U.S.-China talks end without apparent accord on key issues

McClatchy NewspapersMay 25, 2010 

BEIJING — U.S. and Chinese officials signed accords on trade finance, China's gas reserves and credit arrangements Tuesday but gave no indication of any progress on vital strategic issues involving the rising tensions on the Korean Peninsula and the value of China's currency.

The U.S. and Chinese delegations said the two days of high-level talks had been substantive, however. The standoff between South and North Korea continued to escalate Tuesday, but it was unclear whether Beijing, the only friend of Kim Jong Il's despotic regime, would persuade Pyongyang to show restraint.

After an investigation concluded that North Korea had sunk a South Korean warship earlier this year, South Korea on Monday cut most trade ties with its neighbor and vowed to defend itself in the event of further provocations. North Korea said Tuesday that it was freezing ties with the South and breaking all communications.

Also left unresolved, at least in public, was whether China will continue to support a draft plan for new sanctions against Iran in the U.N. Security Council, where China has a veto. Washington views the sanctions as a key move toward discouraging an Iranian nuclear weapons program.

Finally, there was the issue of China's undervalued currency. Will Beijing allow the yuan to appreciate, and if so, when and by how much? The relatively low exchange rate of the yuan to the dollar, kept at about 6.8 by the government, has led to global trade imbalances, many economists contend.

Both sides at the meetings, called the Strategic and Economic Dialogue, said that all those matters were being discussed in great detail. While the Americans and Chinese acknowledged that they hadn't agreed on everything — at times not even "the perception of the issue," Secretary of State Hillary Clinton said — officials took great pains to say the fact that the conversations had taken place was a sign of progress.

At the end of the day, however, it wasn't clear what, if anything, the talks had accomplished.

Chinese leaders have remained vague, in public at least, about what steps they might or might not take on the crucial issues. State Councilor Dai Bingguo spoke in his closing remarks Tuesday of developing a "mutually beneficial and win-win relationship." On Korea, though, he only gave the official line that Beijing hopes that all concerned will "calmly and appropriately handle the issue."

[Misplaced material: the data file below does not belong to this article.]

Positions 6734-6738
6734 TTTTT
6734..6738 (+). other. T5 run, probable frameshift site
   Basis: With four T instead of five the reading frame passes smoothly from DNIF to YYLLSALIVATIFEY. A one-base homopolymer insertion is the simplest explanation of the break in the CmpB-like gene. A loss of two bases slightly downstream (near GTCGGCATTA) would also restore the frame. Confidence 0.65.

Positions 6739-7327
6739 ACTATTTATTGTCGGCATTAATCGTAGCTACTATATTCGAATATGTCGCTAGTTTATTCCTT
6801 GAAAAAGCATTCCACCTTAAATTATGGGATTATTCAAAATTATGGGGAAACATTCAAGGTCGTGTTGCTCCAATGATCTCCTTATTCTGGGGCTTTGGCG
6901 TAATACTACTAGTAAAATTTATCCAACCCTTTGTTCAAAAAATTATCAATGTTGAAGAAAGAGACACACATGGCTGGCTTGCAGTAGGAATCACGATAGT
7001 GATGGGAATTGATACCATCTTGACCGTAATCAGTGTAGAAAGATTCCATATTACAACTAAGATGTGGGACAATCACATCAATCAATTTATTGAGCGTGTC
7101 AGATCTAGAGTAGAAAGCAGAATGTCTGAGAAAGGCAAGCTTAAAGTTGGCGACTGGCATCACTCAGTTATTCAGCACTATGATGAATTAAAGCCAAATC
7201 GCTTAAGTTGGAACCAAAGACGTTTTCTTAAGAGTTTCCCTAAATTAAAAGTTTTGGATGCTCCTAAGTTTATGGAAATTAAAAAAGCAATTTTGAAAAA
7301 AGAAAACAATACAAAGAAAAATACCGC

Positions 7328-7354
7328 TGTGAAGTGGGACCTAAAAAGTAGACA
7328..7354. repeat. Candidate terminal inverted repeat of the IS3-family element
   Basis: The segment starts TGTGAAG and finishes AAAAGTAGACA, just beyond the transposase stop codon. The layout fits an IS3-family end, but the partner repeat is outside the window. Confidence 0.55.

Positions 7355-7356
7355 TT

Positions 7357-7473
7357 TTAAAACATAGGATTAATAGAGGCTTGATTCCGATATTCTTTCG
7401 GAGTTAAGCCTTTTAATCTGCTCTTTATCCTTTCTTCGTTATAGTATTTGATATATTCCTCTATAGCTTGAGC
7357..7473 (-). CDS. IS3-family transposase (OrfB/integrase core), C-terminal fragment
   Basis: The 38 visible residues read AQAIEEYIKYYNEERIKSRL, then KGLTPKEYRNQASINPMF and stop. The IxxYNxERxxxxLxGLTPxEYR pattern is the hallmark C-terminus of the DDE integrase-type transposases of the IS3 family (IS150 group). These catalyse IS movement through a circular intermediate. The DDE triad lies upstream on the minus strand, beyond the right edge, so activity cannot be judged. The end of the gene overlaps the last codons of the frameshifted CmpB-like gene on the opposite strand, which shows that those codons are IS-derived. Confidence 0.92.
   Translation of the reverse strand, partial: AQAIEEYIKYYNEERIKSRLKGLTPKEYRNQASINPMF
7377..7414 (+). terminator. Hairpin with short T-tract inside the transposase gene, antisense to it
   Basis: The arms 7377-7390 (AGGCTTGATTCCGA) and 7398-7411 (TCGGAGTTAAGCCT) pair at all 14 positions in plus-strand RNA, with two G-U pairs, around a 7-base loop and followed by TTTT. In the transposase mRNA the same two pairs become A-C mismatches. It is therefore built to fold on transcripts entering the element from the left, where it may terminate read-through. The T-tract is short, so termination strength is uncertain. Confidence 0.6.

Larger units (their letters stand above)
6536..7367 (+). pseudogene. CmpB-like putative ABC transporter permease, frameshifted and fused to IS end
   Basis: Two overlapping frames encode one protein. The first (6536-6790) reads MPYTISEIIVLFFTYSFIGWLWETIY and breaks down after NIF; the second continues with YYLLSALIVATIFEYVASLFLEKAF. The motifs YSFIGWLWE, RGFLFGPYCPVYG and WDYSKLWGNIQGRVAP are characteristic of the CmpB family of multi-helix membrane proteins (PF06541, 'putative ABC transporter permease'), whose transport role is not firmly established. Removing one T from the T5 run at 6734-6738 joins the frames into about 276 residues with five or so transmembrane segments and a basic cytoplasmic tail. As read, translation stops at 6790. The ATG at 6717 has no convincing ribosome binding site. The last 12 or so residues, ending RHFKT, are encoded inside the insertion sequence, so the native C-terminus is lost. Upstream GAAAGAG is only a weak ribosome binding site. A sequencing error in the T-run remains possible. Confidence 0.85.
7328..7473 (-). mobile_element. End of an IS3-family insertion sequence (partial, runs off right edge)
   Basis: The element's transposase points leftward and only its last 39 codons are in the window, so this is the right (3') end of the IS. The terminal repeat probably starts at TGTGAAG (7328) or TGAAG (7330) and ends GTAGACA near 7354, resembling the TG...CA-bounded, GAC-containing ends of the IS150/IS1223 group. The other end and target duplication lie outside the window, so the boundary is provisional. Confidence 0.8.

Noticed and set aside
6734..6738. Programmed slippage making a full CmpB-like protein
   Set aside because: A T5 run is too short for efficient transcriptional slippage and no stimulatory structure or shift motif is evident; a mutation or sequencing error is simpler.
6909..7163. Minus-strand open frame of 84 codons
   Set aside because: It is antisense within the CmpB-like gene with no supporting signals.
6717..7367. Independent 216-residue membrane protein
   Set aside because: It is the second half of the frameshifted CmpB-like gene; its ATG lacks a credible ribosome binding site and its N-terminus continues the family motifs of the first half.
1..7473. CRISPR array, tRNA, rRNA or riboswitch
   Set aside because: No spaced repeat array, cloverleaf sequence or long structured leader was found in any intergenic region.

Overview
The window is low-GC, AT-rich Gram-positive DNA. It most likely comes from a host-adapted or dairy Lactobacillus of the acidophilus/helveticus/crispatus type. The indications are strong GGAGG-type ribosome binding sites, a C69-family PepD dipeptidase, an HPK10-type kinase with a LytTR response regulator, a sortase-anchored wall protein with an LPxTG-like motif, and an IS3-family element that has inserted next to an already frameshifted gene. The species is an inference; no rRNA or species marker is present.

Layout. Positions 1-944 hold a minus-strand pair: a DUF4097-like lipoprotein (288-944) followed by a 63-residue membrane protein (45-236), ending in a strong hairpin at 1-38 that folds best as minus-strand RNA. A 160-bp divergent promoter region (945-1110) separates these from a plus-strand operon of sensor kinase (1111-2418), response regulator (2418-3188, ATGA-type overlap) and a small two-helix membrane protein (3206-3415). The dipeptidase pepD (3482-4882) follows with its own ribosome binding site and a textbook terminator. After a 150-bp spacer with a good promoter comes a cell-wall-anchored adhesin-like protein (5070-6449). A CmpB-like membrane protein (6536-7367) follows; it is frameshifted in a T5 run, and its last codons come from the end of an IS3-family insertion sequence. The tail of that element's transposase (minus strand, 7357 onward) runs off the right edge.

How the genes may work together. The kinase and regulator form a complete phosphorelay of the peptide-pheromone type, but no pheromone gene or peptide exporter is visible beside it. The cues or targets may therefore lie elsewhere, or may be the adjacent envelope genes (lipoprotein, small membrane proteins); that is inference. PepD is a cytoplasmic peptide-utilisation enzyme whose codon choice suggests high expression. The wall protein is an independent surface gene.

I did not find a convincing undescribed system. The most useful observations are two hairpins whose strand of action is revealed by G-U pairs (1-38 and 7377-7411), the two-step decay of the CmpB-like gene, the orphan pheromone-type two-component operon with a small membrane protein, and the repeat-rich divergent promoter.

At a subsequent news conference, Clinton said her talks with the Chinese about Korea began Sunday night and lasted through Tuesday.

“The Chinese understand the gravity of this situation,” said Clinton, who's traveling to Seoul on Wednesday. President Hu Jintao was vague on the question of China's currency in his remarks Monday. "China will continue to steadily advance the reform of the ... exchange rate under the principle of independent decision-making, controllability and gradual progress."

U.S. Treasury Secretary Timothy Geithner said Tuesday that he welcomed the fact that China's leaders "have recognized that reform of the exchange rate mechanism is an important part of their broader reform agenda," but it wasn't clear whether he was prodding the Chinese, reporting progress or perhaps still trying to figure it out himself.

He added that: "This is, of course, China's choice."

Amid discussion of some of the world's most important issues, Clinton took a moment Tuesday to razz her colleague about his coiffure.

During an interview with Hong Kong-based Phoenix TV along with Geithner, the two were shown a photograph of themselves together and asked what they were talking about at the time.

"I think I was complimenting him on his hair," Clinton said, laughing at Geithner, who's retained his youthful profile through recent economic turmoil. "He always looks so good, you know? It's maddening. It takes me so much longer, and it doesn't even look as good."

The lighter touch was soft diplomacy — spending the last day of a summit reaching out to the local population with speeches and stories that make a more personal connection than a news conference affords. It also underlined the fact that there wasn't big news to announce on more crucial topics.

After joking with Geithner about his hair and discussing more serious issues, Clinton talked about playing volleyball in her younger days.

During an announcement ceremony for student exchanges between China and the United States, Clinton watched international students perform in traditional Peking opera outfits, and then heard a Chinese soprano sing "Summertime." Later, she told Chinese state TV that she considers "Sino-U.S. relationships among the most important in the world" and then had a chat about wedding shower plans for her daughter, Chelsea.

Bringing the conversation back to the summit, Clinton pointed out that technology was no substitute "for person-to-person meetings ... looking at somebody, letting them look at you, gauging what kind of person they are."

"So we have been working hard and making progress," Clinton said. "We have a long way to go."


South Korea condemns North over torpedoing, halts trade

Obama administration officials to prod China anew on currency

China's role grows in debate over Iran sanctions

McClatchy Newspapers 2010

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